Return to Transcripts main page


Interview Of Sen. Tina Smith (D-MN) On Impeachment; Rep. Tlaib Boos Hillary Clinton At Sanders Event In Iowa; Pentagon Preparing 1,000 Beds For Quarantined Americans. Aired 6-7p ET

Aired February 1, 2020 - 18:00   ET



BRIANNA KEILAR, CNN HOST: No apology so far and tonight, Clinton camp is speaking out.

And 75,000 cases. A disturbing new estimate of the number of people possibly infected with coronavirus as an eighth case is confirmed in the United States. And now the Pentagon is bracing the house as many as a thousand people who may need to be quarantined.

We want to welcome our viewers in the United States and around the world. Wolf Blitzer is on assignment. I'm Brianna Keilar, you're in THE SITUATION ROOM.

Tonight, a key Republican senator is explaining his vote against calling witnesses in President Trump's impeachment trial setting the course for his acquittal next week.

Amid Democratic outrage, Senator Lamar Alexander says President Trump's actions were improper, but did not warrant impeachment and sources are now telling CNN that President Trump isn't expected to apologize after his acquittal, as President Clinton did or express any regret.

We're also following the battle for Iowa and the deepening Democratic rift just over 48 hours before the much anticipated caucuses.

Democratic Congresswoman Rashida Tlaib booing Hillary Clinton during a campaign event for Bernie Sanders, and so far not apologizing for it.

Our guest this hour is Democratic Senator Tina Smith of Minnesota and our correspondents and analysts are standing by.

First, let's go to Capitol Hill and CNN Senior Congressional Correspondent, Manu Raju. It's a remarkable political week ahead.

MANU RAJU, CNN SENIOR CONGRESSIONAL CORRESPONDENT: Yes, no question about it, coming Wednesday will be that decisive vote in which the President will ultimately be acquitted and Republicans are planning to vote to acquit the President. We will see if there any defections on either side of the aisle.

And this comes as Republicans are still defending that vote from last night that blocked any witnesses from coming forward in the impeachment trial.


QUESTION: How does it feel to be leaving during the trial after no resolution?

RAJU (voice over): Tonight, a bitterly divided Senate taking a break as Republican push for a swift end to President Trump's historic impeachment trial.

After ignoring Democratic complaints that they are holding a sham trial, Republicans have now set a schedule that will virtually ensure Trump is cleared a date after his State of the Union address next week.

Monday at 11:00 a.m., closing arguments for the Democratic impeachment managers and President Trump's lawyers for two hours each. After that, regular Senate business, allowing senators to deliver floor speeches about their decisions over whether to convict the President.

Culminating Wednesday at 4:00 p.m. Eastern, the final vote on whether to remove or acquit President Trump on charges of high crimes and misdemeanors.

Today, Democrats emotion still raw after Republicans voted largely along party lines against hearing from any witnesses or issuing subpoenas for scores of documents blocked by the White House.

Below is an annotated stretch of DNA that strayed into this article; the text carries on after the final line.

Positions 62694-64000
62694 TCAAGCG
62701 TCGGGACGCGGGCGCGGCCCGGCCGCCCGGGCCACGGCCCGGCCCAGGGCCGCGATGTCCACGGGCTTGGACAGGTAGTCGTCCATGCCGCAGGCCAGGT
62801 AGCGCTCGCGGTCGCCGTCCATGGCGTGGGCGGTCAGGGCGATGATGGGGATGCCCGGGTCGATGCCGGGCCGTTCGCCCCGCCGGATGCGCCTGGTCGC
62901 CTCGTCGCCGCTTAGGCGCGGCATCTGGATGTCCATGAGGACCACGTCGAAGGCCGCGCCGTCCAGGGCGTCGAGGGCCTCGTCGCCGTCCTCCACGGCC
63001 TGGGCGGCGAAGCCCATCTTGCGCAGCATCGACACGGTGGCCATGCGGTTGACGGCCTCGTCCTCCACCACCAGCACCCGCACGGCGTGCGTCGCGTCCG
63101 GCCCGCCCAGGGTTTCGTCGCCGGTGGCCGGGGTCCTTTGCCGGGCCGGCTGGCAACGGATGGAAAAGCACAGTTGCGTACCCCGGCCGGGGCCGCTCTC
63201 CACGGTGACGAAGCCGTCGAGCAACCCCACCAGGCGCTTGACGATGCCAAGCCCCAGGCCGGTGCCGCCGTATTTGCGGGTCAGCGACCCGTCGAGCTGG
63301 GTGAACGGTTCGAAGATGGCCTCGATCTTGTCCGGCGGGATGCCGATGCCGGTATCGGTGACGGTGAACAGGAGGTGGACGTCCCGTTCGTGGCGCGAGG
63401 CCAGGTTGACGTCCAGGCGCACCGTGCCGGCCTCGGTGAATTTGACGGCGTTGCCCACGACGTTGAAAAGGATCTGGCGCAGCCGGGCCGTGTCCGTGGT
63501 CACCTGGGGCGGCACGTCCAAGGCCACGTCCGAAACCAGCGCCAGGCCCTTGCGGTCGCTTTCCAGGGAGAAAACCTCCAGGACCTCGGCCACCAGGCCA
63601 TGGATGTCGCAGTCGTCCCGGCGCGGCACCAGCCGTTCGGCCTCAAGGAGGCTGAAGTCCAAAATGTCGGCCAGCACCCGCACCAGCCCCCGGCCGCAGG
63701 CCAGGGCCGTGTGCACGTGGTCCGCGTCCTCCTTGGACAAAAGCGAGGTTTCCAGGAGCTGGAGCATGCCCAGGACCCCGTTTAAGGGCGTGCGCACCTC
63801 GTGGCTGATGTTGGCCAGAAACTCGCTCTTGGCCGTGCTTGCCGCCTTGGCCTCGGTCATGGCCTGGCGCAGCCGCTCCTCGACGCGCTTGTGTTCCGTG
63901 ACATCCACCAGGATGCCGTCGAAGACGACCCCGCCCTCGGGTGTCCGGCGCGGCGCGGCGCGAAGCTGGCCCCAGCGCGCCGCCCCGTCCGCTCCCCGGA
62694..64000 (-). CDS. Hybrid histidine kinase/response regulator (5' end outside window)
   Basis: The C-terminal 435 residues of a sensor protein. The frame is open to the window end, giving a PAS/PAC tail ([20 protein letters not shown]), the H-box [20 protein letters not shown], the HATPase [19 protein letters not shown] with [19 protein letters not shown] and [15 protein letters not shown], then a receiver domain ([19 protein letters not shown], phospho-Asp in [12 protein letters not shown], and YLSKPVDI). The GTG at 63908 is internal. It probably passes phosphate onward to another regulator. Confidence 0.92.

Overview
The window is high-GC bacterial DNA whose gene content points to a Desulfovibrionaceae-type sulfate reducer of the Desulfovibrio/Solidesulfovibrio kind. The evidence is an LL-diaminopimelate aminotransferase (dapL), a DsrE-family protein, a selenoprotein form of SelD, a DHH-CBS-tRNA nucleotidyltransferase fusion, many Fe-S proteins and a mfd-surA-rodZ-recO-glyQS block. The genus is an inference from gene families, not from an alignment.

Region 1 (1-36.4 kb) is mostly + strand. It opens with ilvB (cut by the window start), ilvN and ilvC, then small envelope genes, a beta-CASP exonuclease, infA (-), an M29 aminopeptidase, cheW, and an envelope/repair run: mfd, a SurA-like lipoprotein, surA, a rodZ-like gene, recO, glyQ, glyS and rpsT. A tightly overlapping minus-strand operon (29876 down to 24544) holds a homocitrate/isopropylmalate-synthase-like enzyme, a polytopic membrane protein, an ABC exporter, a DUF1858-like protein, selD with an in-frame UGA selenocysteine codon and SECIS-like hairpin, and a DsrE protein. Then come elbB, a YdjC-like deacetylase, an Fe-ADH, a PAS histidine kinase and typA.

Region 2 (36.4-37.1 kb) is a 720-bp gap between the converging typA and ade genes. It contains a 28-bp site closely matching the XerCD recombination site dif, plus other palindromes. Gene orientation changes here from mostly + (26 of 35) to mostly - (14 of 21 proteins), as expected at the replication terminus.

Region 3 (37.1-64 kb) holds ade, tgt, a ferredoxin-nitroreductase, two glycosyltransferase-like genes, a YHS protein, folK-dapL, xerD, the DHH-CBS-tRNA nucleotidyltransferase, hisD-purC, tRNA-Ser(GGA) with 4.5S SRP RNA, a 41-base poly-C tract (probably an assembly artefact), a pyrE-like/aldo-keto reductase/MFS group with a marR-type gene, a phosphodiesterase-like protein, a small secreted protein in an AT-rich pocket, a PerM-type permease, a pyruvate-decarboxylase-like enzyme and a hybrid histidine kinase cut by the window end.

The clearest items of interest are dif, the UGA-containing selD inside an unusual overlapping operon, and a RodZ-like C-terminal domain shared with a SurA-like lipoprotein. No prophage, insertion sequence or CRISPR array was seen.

UNIDENTIFIED MALE: It's deeply disappointing.


RAJU (voice over): Speaker Nancy Pelosi tweeting, "It is a sad day for America to see Senator McConnell humiliate the Chief Justice of the United States into presiding over a vote which rejected our nation's judicial norms, precedents and institutions which uphold the Constitution and the rule of law."


UNIDENTIFIED FEMALE: Mrs. Feinstein discerns no.


RAJU (voice over): In Friday's dramatic vote, two Republicans -- Mitt Romney of Utah and Susan Collins of Maine voted to hear from witnesses, including former National Security adviser, John Bolton.


JOHN ROBERTS, CHIEF JUSTICE, SUPREME COURT: The yeas are 49. The nays are 51.

(END VIDEO CLIP) RAJU (voice over): But the other 51 Republicans voted to block the effort with many arguing that no matter what the witnesses said or what the President did, it would not amount to an impeachable offense.


SEN. LAMAR ALEXANDER (R-TN): I think he shouldn't have done it. I think it was wrong. Inappropriate was the way I'd say, improper, crossing the line, and then the only question left is who decides what to do about that?

CHUCK TODD, MSNBC HOST: Well, who decides what to do with that?

ALEXANDER: The people. The people is my conclusion. I think what he did is a long way from treason, bribery, high crimes and misdemeanors. I don't think is the kind of inappropriate action that the framers would expect the Senate to substitute its judgment for the people in picking a President.


RAJU (voice over): But many Republicans and the White House wanted Trump cleared last night so he could use Tuesday's State of the Union address to boast about his acquittal. Yet, some Senate Republicans and most Democrats demanded a chance to speak on the floor.

That means President Trump will still be on trial while delivering the nationally televised address.

The delay also allows the four Democratic senators running for President to campaign in Iowa today and tomorrow, ahead of the crucial Iowa caucuses, Monday night.

Now, the focus is on whether any senators buck their party on the final vote, including three moderate Democrats who have not ruled out acquittal.


RAJU: Is it a very hard decision?

SEN. JOE MANCHIN (D-WV): It is the most serious decision that any senator will ever make in their career. And every senator wish they didn't have to make this decision.


RAJU: And Senator Manchin told me last night that he is actually not going to make his decision until Wednesday when he walks into the Senate chamber.